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Politicians in B.C. are considering harvesting previously-protected forest because timber is becoming an exhausted resource. This map shows lighter areas that have been logged against lusher areas to the East. (Google/Google)
Politicians in B.C. are considering harvesting previously-protected forest because timber is becoming an exhausted resource. This map shows lighter areas that have been logged against lusher areas to the East. (Google/Google)

Mark Hume

Politics trumps reason as B.C. eyes bid to raid protected forests Add to ...

The fire that destroyed the lumber mill in Burns Lake this winter was sudden and catastrophic, sending a small town into shock. Overnight, 250 jobs vanished.

Imagine a blow that severe landing on a dozen different communities and you have a sense of what is coming in central and northern British Columbia, in three or four years, when the harvestable forest resource is exhausted.

And that looming crisis is leading to panic in the government – where politicians are now talking about keeping mills running by raiding forested areas that have long been protected. Scenic corridors, set aside for tourism value; wildlife range that provides winter habitat and migration routes, and rare groves of old growth are all being eyed as potential sources of timber.

They haven’t proposed logging parks yet – but you have to wonder if that’s not coming next.

“They are looking for any timber that they can get to keep the mills open. And that’s throughout the interior from north of Kamloops up to Prince George,” said Bill Bourgeois, a strategic planning consultant and former vice-president of Lignum Ltd., and Riverside Forest Products.

Mr. Bourgeois is worried the government is going to sell out the long-term health of the forest, and forest communities, for short-term political gain.

“The [forest service]bureaucracy is against it but my biggest fear is that … the political side will say we’re going to do this and that’s it,” he said.

Burns Lake was shut down by a sudden, unpredictable fire last January, but the end of harvestable timber in B.C. has been slowly unfolding, since 1993, when the mountain pine beetle epidemic began. Since then it has killed trees over an area five times the size of Vancouver Island.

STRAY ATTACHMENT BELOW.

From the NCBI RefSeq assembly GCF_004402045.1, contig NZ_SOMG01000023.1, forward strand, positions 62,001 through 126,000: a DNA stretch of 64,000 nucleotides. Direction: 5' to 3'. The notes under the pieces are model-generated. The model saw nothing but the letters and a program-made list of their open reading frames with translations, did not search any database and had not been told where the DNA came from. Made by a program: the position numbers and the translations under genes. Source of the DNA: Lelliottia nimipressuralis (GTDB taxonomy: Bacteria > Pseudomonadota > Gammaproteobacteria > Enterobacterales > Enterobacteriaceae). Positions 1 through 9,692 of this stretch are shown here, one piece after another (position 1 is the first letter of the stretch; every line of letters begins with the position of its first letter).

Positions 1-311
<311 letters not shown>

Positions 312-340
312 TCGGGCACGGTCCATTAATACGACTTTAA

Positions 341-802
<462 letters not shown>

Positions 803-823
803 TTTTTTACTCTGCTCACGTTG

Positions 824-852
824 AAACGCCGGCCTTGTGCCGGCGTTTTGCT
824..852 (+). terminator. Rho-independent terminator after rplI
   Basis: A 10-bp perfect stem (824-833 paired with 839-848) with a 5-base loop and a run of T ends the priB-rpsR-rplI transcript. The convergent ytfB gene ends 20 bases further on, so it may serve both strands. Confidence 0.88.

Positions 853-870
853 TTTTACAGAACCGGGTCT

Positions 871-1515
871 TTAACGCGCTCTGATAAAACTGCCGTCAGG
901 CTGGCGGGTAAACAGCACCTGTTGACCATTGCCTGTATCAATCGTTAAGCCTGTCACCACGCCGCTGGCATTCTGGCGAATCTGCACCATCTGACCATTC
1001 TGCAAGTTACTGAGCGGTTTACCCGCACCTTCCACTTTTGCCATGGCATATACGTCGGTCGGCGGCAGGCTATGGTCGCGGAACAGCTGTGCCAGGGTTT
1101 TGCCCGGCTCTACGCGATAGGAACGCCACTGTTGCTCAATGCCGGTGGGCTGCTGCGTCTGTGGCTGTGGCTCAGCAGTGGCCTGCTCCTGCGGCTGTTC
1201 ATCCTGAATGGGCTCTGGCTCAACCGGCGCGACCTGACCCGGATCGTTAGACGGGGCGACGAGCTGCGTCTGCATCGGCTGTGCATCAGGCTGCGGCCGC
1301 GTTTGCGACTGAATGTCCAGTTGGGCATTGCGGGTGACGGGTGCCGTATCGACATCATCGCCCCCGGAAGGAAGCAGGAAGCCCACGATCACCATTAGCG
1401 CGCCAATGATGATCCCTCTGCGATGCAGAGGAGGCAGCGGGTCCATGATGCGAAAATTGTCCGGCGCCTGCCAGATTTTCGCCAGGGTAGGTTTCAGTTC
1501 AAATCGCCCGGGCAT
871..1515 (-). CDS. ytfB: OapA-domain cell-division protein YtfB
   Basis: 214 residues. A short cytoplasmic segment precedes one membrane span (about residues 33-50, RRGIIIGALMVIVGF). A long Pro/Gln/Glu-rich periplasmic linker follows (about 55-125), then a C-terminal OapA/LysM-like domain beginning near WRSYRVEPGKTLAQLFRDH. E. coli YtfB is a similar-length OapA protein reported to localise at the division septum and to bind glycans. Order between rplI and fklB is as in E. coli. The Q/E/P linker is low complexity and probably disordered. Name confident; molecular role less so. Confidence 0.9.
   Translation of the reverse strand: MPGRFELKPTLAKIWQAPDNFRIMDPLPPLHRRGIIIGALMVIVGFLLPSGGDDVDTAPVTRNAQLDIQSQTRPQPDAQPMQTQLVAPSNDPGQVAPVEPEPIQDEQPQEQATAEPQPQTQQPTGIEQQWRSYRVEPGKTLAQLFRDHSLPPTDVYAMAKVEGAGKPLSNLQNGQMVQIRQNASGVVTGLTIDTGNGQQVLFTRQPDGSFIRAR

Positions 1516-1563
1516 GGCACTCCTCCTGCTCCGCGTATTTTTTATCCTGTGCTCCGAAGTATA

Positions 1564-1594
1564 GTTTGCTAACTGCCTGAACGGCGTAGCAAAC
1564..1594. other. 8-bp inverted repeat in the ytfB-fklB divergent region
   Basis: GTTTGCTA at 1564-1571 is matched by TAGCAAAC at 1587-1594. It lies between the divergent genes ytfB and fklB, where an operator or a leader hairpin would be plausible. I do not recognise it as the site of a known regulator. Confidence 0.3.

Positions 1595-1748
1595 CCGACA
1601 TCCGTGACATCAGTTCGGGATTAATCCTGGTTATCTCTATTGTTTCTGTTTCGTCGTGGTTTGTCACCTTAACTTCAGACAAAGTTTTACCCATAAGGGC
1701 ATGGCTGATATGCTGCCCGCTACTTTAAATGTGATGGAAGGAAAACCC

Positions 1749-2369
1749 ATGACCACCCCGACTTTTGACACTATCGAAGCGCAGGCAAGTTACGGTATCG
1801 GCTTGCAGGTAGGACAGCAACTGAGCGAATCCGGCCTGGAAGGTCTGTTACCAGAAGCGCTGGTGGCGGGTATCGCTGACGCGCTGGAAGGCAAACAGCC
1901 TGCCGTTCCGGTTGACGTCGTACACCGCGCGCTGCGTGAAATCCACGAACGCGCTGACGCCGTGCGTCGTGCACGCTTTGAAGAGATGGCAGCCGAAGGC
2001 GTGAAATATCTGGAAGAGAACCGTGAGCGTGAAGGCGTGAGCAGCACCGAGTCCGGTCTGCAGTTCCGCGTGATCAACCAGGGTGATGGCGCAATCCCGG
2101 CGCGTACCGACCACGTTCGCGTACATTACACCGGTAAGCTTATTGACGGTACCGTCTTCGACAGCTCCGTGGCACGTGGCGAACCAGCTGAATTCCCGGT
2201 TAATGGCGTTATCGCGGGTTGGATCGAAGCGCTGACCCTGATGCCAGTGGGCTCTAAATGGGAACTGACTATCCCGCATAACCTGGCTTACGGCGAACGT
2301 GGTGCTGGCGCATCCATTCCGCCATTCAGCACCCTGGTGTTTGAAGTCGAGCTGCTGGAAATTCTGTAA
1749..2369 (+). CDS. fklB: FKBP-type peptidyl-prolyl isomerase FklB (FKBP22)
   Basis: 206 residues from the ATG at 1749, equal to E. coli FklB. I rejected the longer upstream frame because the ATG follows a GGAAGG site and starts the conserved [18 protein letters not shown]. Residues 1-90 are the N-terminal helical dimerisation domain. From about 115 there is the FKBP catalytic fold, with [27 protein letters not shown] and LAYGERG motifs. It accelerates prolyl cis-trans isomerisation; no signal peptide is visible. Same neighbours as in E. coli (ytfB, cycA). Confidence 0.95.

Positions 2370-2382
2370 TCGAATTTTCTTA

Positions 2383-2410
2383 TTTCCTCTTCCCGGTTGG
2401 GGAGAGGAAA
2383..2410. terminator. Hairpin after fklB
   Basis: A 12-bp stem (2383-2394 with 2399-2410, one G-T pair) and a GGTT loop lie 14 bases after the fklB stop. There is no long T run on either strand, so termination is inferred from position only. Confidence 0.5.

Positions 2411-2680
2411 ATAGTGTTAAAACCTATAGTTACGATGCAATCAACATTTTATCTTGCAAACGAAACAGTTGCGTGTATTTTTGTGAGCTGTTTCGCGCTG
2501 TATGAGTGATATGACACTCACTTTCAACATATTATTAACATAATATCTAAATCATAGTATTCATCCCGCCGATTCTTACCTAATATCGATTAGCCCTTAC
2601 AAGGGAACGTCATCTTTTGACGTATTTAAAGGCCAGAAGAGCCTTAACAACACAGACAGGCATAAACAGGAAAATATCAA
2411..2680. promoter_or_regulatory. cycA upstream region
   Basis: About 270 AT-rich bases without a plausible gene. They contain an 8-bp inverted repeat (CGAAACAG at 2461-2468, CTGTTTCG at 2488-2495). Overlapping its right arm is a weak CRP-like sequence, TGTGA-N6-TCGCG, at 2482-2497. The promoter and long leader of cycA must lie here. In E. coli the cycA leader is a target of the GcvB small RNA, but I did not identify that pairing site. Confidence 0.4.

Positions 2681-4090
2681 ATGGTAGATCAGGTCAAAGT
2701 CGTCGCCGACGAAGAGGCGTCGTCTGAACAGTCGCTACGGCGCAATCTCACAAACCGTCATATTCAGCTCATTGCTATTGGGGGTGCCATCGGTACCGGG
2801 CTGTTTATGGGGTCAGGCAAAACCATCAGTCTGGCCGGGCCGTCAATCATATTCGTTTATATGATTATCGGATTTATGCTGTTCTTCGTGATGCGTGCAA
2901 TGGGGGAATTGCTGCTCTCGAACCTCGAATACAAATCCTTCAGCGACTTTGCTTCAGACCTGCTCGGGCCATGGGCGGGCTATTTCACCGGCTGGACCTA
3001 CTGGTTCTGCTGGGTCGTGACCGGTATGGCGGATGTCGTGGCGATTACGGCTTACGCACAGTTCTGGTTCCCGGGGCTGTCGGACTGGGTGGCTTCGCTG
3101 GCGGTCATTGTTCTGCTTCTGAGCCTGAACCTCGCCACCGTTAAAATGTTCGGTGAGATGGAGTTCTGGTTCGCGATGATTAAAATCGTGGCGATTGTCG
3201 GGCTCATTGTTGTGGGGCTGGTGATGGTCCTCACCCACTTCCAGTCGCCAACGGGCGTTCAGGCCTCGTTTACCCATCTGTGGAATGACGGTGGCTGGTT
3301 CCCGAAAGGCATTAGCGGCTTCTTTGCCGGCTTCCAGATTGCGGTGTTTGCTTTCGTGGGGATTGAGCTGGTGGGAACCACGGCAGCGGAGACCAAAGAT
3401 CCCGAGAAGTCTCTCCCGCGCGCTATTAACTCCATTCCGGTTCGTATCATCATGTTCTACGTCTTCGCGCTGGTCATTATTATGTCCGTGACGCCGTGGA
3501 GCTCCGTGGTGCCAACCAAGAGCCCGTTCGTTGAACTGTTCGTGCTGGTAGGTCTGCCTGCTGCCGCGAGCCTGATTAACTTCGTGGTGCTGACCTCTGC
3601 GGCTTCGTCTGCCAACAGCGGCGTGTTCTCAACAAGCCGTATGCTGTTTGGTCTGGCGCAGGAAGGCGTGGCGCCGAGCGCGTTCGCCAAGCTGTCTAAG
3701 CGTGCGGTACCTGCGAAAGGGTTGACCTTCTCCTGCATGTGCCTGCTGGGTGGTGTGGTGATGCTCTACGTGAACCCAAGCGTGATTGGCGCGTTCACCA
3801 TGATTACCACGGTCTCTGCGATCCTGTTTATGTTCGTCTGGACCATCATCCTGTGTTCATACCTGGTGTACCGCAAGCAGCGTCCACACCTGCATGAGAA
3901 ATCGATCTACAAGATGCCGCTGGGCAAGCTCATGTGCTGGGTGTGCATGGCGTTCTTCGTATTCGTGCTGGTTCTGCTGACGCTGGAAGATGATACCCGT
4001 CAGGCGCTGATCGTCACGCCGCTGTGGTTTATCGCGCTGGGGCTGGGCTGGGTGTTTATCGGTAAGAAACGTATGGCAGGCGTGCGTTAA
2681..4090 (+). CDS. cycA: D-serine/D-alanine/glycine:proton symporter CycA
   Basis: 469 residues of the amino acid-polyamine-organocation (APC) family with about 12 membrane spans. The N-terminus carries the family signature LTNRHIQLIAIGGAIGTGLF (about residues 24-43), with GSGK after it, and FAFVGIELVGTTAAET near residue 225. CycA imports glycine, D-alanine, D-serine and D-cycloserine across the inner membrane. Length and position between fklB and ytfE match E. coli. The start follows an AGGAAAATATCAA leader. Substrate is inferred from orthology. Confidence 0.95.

Ironically, the epidemic has created a boom in the central plateau, where logging companies have been racing to harvest the dead trees before they have deteriorated to a point where they have no value.

But now that race is all but over, Mr. Bourgeois said, and forest communities are staring at a grim future because the next crop of trees won’t be ready to harvest for many years.

A government task force is poised to recommend a plan to lift restrictions on logging along the Highway 16 corridor from Houston to Prince George, to provide as much as three million cubic metres of timber each year.

B.C. Liberal MLA John Rustad said that softening rules around protected areas could give the mill’s owners, Hampton Affiliates, reason to rebuild.

“We have identified the options we think are realistic, we are doing some additional work to fill in details, hopeful by end of April we will have a solution to present to Hampton,” he said. “It’s very promising.”

Mr. Bourgeois said that timber was protected by the forest service for good reasons and the government would be making a mistake to allow it to be cut now.

“The government established those areas because of tourism and because of other industries other than tourism. And in that whole area, where the mountain pine beetle is, those communities have to diversify their economic sectors anyway,” he said. “To take away those [diversification]opportunities by cutting all that stuff is not wise.”

Mr. Bourgeois added that even if all the protected areas were raided, it would not head off the closing of mills, it would only delay the inevitable for three to six months.

“Like it’s imminent,” he said of mill shutdowns. In Quesnel alone, he predicted five of seven mills will close within a few years.

Rather than logging protected areas, he said, the government should be working on long-term, economic-diversification plans. Fewer mills that employ more people making value-added products are what’s needed. And forests need to be managed for sustainability, with special areas protected, not sacrificed so a few politicians can campaign saying they saved jobs.

Anthony Britneff, a retired professional forester with 39 years in public service, is even more adamant that the government’s proposed approach is wrong.

“This is absolutely preposterous,” he said in an e-mail. “Effectively this undermines the natural capital for the next generation. … This isn’t sustainable forest management; it is called ‘burning the furniture’ and is unsustainable forest policy driven by an Easter Island mentality.”

On Easter Island they used up all the trees worshipping false gods. Then their civilization collapsed.

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